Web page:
… whoever gets to define what counts as a scientific problem also gets a powerful role in shaping the picture of the world that results from scientific research. (Harding 1991:40)
The project finished in February 2007 but we have many useful resources for scientists available online. Please read more below about our activities and materials.
Raising visibility and the inclusion of women scientists in the scientific community
We have created an interdisciplinary database of women scientists from Central Europe. We promoted awareness of this database among national and international organisations, industrial bodies and R&D employment sites.
We developed an information flyer and held a workshop for women to inform and mobilise them to register in the European Commission database of expert evaluators.
Empowering scientists and reaching for scientific excellence by building capacity and skills
We have developed a Project Sourcebook which introduces the European Commission research funding tools and offers experience-based tips and suggestions on proposal writing and project coordination and management.
CEC-WYS partners have fostered reflective practices among scientists by developing a manual on the inclusion of the gender dimension in research questions and methodology and organised workshops to introduce the concept and look at concrete examples of how this can be done.
CEC-WYS partners held seminars for young men and women scientists, aiming to prepare you researchers to take ownership of their research projects, and to develop skills in communication and responsible conduct of science, and provide them with skills to enable them to develop into effective supervisors and mentors, based on the Reflexives programme.
We have developed a career resource website to orientate and guide researchers beginning their research careers, and those scientists who feel like they would like to expand their research horizons beyond their national funding opportunities.
Contributing to policy development
Based on the Enwise expert group recommendations concerning the position of women in science in Central and Eastern Europe, CEC-WYS partners monitored policy developments by conducting a mapping exercise and writing national reports and a comparative international report with which to lobby at national level.
CEC-WYS conducted the Enwise Workshop on Young Scientists, wrote a workshop report, Nurturing or Frustrating Ambition? and analysed a follow-up online questionnaire on early career stage researchers' perceptions of the issues they face. Results have been made publicly available and we aim to synergise with the activities of other organisations concerned with young scientists as a tool to lobby for policy development.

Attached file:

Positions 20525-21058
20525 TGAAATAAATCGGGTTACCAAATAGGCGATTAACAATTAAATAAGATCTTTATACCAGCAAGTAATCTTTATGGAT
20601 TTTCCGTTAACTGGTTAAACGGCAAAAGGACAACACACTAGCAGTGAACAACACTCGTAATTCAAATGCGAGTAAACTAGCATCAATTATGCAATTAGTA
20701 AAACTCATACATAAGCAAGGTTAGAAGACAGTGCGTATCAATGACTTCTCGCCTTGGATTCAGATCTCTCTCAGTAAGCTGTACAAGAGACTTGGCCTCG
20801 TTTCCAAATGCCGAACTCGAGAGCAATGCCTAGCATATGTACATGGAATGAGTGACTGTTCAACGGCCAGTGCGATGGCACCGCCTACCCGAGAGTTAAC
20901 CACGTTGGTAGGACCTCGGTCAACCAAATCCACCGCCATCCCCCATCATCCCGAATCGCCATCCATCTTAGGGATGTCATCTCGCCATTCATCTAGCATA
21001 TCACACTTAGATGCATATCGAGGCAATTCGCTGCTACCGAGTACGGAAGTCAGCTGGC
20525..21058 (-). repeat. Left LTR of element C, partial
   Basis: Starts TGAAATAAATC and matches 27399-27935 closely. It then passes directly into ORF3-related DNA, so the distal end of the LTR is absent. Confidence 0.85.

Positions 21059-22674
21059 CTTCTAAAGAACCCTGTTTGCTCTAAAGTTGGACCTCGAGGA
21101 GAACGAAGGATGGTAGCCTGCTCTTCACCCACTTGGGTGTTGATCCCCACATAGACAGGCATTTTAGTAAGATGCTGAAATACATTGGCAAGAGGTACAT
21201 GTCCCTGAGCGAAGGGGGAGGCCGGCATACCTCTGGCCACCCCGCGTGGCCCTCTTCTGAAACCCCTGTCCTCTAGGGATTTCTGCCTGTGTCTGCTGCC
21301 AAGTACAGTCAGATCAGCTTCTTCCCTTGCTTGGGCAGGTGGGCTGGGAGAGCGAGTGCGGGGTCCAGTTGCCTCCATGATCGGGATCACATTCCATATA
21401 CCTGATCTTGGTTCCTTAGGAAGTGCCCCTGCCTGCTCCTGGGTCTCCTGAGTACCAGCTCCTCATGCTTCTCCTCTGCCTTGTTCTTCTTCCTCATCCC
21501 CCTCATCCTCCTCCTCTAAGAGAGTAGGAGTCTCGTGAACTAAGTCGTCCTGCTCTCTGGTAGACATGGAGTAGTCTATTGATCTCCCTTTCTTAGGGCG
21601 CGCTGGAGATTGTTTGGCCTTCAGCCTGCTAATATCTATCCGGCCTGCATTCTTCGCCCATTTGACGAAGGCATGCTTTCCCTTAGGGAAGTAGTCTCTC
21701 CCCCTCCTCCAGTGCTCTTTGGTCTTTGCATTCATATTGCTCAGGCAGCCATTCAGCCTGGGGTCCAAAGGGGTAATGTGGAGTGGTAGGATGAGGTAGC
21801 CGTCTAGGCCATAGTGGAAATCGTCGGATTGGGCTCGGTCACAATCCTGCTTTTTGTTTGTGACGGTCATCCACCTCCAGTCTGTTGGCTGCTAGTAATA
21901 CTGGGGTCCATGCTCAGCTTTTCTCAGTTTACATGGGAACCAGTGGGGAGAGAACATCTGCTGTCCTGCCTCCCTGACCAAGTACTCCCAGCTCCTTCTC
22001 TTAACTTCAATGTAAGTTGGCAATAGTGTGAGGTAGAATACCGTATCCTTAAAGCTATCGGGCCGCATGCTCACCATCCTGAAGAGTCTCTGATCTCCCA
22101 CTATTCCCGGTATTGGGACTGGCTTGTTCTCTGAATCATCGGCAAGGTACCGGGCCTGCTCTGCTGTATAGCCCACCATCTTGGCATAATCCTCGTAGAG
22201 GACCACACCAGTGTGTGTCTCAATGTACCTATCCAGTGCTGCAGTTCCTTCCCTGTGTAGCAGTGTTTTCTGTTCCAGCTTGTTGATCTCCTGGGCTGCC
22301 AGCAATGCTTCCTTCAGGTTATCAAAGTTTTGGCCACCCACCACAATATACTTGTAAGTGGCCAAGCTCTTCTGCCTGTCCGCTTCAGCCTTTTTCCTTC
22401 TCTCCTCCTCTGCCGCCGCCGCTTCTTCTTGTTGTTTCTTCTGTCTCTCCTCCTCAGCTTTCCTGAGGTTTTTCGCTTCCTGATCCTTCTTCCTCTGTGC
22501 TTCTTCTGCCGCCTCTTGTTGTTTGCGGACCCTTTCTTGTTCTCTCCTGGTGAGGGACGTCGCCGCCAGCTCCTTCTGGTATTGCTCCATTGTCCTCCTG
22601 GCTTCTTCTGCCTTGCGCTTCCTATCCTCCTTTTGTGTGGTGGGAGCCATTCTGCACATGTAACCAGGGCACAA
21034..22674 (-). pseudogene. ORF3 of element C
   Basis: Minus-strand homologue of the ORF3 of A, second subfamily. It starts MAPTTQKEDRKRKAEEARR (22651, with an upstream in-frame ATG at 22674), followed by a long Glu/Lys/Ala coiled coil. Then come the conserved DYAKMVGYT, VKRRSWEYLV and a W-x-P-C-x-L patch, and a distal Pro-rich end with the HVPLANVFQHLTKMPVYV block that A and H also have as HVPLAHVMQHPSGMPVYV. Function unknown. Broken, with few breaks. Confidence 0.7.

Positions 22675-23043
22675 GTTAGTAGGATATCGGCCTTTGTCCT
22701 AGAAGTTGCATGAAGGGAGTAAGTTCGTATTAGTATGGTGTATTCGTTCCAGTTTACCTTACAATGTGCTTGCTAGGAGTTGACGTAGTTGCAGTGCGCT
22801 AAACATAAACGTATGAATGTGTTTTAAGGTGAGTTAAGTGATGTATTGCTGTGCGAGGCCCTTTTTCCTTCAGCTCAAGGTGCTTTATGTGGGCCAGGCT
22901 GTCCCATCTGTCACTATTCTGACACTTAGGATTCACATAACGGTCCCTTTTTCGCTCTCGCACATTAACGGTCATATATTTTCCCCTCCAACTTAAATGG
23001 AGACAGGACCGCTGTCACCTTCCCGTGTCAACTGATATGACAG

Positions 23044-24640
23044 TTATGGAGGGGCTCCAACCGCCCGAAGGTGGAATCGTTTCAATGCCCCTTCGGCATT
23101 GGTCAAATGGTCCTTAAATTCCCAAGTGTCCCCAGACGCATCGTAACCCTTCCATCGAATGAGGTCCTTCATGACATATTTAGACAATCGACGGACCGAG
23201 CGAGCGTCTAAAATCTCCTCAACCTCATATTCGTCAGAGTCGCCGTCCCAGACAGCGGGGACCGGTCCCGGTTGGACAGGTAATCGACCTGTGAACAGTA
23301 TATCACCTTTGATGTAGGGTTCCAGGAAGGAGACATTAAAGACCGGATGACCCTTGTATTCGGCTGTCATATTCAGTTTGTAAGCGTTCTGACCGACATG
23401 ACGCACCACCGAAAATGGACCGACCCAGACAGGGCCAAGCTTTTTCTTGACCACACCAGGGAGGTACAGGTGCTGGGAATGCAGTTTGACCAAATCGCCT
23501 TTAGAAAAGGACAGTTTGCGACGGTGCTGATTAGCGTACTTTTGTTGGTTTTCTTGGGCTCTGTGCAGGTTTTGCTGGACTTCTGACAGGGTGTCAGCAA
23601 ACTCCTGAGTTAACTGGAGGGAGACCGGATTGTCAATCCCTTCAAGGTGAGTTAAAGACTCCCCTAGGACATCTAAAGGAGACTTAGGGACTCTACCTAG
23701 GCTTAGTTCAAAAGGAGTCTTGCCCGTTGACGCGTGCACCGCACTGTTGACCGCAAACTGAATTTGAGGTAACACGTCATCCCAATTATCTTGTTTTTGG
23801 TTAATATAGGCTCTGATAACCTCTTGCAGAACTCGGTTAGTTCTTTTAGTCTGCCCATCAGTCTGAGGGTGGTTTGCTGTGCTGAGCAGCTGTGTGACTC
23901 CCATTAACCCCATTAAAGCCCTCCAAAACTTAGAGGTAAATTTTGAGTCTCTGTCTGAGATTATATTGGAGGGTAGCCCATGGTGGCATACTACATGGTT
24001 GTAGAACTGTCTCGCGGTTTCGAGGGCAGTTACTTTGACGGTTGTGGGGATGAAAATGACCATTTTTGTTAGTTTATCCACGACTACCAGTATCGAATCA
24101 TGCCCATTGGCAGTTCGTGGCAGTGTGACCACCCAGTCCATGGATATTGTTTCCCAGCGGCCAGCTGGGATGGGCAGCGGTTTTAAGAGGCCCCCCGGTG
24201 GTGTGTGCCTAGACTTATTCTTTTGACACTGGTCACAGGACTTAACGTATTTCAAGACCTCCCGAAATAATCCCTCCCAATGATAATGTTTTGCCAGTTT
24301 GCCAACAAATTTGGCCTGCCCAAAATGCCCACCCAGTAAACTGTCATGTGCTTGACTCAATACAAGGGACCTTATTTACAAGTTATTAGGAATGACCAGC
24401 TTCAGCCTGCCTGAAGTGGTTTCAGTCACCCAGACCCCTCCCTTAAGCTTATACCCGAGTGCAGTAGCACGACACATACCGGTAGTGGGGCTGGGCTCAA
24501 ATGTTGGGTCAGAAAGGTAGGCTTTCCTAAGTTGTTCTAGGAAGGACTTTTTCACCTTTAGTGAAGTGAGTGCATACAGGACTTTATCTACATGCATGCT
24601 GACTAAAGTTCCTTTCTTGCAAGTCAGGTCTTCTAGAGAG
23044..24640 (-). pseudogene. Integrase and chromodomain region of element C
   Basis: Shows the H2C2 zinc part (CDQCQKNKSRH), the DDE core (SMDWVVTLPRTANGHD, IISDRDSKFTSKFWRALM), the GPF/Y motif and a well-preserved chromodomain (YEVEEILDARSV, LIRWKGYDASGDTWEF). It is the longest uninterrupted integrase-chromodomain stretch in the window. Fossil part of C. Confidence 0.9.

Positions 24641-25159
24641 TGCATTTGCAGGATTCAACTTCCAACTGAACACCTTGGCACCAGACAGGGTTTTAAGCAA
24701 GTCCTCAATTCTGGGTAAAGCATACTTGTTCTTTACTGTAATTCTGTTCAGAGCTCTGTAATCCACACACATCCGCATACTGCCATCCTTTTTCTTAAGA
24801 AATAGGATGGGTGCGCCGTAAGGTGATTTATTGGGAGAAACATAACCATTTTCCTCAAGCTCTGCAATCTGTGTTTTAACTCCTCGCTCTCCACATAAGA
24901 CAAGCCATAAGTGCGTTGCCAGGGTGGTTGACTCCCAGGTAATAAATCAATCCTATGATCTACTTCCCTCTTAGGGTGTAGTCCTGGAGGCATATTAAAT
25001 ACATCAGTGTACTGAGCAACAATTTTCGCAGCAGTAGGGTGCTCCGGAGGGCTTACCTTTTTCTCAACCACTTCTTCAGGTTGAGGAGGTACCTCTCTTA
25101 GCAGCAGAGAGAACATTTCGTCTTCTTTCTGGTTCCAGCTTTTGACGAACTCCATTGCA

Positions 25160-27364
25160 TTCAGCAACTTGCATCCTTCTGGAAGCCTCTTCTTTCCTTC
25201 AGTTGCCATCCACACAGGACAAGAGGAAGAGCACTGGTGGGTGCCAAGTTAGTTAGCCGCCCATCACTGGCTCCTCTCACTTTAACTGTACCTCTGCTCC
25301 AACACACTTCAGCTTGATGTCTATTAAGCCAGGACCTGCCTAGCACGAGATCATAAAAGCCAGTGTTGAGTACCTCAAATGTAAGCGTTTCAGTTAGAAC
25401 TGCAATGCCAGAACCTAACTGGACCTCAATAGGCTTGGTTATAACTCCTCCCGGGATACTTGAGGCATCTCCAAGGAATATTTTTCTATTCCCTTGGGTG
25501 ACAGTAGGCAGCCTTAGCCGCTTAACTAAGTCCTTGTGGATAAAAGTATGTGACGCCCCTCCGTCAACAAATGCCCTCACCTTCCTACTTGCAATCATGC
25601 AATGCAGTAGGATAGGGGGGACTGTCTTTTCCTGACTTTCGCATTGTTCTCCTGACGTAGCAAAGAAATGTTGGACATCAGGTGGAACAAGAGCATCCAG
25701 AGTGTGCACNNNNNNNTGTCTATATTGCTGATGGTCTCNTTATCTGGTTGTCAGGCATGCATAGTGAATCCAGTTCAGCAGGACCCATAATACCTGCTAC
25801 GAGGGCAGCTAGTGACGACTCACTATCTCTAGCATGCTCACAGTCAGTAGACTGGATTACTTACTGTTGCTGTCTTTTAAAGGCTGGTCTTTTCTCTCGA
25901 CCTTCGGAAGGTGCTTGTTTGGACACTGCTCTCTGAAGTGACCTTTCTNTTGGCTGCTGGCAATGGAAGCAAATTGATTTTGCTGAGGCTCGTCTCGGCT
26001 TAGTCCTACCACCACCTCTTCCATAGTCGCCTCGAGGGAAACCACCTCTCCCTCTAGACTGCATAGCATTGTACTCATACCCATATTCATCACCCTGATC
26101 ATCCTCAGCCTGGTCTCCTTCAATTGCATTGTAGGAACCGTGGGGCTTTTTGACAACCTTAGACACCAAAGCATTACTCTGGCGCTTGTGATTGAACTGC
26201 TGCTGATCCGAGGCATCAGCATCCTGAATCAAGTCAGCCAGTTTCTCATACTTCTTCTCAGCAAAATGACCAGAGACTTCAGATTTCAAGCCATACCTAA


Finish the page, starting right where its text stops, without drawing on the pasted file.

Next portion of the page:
Our message to the scientific community
Women and young scientists: your personal experiences such as the difficult demands of balancing family and professional spheres, and impact on your career development are not only the consequence of your personal choices, but also structurally embedded at institutional level.
Young Scientists: be confident, communicative, original and ethical. Make the most of potential funding/career development opportunities...but don't forget that it’s good to have a life outside work!
Scientific community and decision makers: the scientific community and science will benefit from equality of participation and elimination of gender bias in science
Science media: if science does not pay attention to equality and address science’s hidden discrimination and potential for discrimination, the scientific community and society at large will suffer as a consequence.
Why did we do this project?
Because we wanted to tackle these questions:
- Why are women represented in higher education in large numbers, but are not quite making it to the top?
- How can research be excellent or responsible if the research community does not acknowledge and work to eliminate sex/gender bias in research?
- What impact did state socialism in Central Europe have on the position of women in science?
- Why and how do young scientists decide to go or not to abroad for fellowships and what are the gains and costs of their decisions?
The Central European Centre for Women and Youth in Science was funded for the period 2004-2007 by the European Commission under Framework Programme 6. Partners from Czech Republic, Hungary, Slovenia, Slovakia, France, Romania and Italy contributed to the project’s diverse activities.